NKRUMAH, Kwame (1909-1972)
Plaque erected in 2005 by English Heritage at 60 Burghley Road, Kentish Town, London, NW5 1UN, London Borough of Camden
Politics and Administration
KWAME NKRUMAH 1909-1972 First President of Ghana lived here 1945-1947
Kwame Nkrumah was the first President of Ghana and a prominent figure in the campaign for its independence from British rule. He is commemorated with a blue plaque at 60 Burghley Road in Kentish Town, where he lived from 1945 until 1947.
Born in what was then known as the Gold Coast (now Ghana), Nkrumah moved to London in spring 1945, and began to study philosophy and law. However, this academic work was soon eclipsed by his political activities. By autumn 1945, Nkrumah had been elected Vice-President of the West African Student Union, Regional Secretary of the Pan-African Federation, and was made joint Secretary of the organising committee of the fifth Pan-African Congress, held in Manchester in October of that year.
Initially Nkrumah had found it hard to find accommodation. He recalled that, because of his colour, countless doors were slammed in his face. Eventually he found a room at 60 Burghley Road and stayed there from June 1945 until November 1947, when he returned to the Gold Coast. Nkrumah’s time at Burghley Road was happy; his landlady, Mrs Florence Manley, looked upon him ‘as a member of my family’, and made a point of opening her home to his friends. It was also productive; here, he was ‘always working, till 3 or 4 in the morning’.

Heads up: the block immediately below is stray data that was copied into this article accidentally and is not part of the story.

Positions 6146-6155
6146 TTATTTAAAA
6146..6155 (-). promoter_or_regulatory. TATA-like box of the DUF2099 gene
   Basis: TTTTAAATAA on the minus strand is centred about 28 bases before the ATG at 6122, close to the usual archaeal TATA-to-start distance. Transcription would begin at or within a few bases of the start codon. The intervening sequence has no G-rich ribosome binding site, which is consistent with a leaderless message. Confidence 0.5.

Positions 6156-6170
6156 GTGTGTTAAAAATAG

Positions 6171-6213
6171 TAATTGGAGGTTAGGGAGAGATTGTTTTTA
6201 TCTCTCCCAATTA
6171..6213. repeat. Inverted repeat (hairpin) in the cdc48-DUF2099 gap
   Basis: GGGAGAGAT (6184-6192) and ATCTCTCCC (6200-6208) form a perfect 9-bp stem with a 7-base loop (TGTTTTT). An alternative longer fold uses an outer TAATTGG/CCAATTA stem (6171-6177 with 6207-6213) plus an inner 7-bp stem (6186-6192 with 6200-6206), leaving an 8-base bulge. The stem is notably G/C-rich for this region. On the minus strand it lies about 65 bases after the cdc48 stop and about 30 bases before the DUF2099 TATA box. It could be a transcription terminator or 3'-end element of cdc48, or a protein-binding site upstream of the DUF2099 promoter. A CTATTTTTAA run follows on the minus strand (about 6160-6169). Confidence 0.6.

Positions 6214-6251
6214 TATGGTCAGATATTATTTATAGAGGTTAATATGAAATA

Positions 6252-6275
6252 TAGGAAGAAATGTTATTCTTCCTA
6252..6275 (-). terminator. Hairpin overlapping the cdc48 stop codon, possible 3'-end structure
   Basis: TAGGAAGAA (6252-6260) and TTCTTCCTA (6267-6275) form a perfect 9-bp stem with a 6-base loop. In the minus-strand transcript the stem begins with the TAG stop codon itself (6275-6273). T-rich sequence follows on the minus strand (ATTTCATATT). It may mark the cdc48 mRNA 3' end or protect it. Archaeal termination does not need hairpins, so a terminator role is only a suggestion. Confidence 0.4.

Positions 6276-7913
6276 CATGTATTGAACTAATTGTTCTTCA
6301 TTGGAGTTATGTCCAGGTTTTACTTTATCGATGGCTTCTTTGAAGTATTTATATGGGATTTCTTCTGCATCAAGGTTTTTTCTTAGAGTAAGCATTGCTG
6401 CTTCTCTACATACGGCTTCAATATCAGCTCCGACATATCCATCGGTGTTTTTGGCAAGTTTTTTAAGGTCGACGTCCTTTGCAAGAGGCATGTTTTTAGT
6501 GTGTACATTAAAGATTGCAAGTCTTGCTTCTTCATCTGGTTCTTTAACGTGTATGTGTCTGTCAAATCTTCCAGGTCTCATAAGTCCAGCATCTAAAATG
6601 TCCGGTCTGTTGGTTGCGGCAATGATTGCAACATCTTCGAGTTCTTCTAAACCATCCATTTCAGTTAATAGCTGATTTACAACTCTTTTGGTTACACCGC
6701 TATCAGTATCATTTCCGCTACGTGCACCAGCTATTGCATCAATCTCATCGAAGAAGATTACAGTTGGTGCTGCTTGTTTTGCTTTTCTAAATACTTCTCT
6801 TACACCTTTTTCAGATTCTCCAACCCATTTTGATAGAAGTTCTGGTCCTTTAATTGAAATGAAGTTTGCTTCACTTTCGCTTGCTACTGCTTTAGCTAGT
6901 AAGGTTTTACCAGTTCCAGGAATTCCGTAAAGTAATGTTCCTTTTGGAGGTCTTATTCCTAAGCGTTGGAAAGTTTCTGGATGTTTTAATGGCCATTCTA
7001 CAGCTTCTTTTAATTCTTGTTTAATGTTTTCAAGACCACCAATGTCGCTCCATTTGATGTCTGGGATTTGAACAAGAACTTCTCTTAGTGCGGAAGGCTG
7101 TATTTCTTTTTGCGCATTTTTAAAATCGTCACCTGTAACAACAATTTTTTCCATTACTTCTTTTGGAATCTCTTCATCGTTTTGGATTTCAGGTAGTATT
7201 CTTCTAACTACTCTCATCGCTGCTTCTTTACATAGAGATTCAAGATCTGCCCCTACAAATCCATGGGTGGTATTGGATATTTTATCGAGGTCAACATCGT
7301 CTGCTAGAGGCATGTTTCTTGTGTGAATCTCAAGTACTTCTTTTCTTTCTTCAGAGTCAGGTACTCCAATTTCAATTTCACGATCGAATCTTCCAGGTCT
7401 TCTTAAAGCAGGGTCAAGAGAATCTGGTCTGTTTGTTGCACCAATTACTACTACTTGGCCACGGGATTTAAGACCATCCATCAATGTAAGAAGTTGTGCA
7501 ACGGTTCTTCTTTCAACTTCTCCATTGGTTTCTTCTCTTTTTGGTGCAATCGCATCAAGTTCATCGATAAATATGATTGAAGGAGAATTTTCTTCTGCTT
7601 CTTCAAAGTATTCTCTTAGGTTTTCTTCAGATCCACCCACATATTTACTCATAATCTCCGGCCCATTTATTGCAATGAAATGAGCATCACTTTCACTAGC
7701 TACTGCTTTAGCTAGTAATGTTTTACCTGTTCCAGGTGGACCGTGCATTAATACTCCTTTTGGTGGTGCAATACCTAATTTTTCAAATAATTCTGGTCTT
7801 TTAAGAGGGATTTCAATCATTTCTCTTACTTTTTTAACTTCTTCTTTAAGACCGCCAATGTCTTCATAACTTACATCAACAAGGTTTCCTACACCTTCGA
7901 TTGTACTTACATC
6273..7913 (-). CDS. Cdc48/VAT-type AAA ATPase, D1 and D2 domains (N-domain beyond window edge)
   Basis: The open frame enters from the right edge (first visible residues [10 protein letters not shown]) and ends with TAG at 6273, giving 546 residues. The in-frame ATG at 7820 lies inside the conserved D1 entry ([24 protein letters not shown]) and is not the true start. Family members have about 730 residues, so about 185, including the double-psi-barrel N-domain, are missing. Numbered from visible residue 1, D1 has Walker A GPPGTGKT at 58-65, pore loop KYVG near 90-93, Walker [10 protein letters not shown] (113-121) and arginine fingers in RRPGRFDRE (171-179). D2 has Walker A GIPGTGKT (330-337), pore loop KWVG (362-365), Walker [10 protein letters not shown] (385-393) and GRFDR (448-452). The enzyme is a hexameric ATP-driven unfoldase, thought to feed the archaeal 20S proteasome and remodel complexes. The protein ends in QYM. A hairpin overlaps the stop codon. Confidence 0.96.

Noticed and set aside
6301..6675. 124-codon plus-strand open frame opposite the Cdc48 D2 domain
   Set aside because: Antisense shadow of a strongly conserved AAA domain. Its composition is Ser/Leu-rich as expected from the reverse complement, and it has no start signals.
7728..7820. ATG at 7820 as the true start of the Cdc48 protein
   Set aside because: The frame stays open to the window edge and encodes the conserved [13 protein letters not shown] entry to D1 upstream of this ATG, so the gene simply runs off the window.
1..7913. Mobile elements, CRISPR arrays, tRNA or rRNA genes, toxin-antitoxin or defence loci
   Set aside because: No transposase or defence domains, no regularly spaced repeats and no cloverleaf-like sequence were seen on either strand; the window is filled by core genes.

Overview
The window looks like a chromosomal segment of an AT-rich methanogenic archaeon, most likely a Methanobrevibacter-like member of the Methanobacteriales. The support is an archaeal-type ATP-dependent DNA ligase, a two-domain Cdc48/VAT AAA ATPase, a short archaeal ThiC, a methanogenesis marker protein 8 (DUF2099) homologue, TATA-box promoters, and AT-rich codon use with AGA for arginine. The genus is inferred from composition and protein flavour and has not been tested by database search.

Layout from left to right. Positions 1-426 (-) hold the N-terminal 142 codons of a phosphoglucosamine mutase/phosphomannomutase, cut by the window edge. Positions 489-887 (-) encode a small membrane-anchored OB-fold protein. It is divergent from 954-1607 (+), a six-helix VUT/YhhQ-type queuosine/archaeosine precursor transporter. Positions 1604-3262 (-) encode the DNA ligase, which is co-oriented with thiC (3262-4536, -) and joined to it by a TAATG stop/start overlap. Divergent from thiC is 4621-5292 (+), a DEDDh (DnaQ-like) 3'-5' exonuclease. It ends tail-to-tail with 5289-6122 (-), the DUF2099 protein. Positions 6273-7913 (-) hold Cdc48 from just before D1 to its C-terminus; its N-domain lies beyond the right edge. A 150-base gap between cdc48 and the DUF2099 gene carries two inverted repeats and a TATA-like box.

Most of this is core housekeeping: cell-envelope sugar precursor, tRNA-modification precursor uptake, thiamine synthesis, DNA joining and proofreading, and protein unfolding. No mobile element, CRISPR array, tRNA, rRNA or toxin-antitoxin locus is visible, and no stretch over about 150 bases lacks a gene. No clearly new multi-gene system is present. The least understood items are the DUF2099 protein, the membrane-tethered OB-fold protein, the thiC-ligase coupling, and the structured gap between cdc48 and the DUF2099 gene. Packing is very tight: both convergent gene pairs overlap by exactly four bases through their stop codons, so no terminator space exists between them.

PRESIDENT OF GHANA
Back in Africa, Nkrumah’s charisma and visionary ideas led him to become a figure of major significance. In 1957, the Gold Coast (renamed Ghana) became the first black African colony to achieve independence, partly owing to Nkrumah’s campaigning. He was made the country’s first Prime Minister and three years later he became President.
This period of his career was fraught with controversy, and his leadership was ended in 1966 by a military coup. Nkrumah did, however, leave a lasting legacy, providing Ghana with benefits such as free elementary education and a network of roads.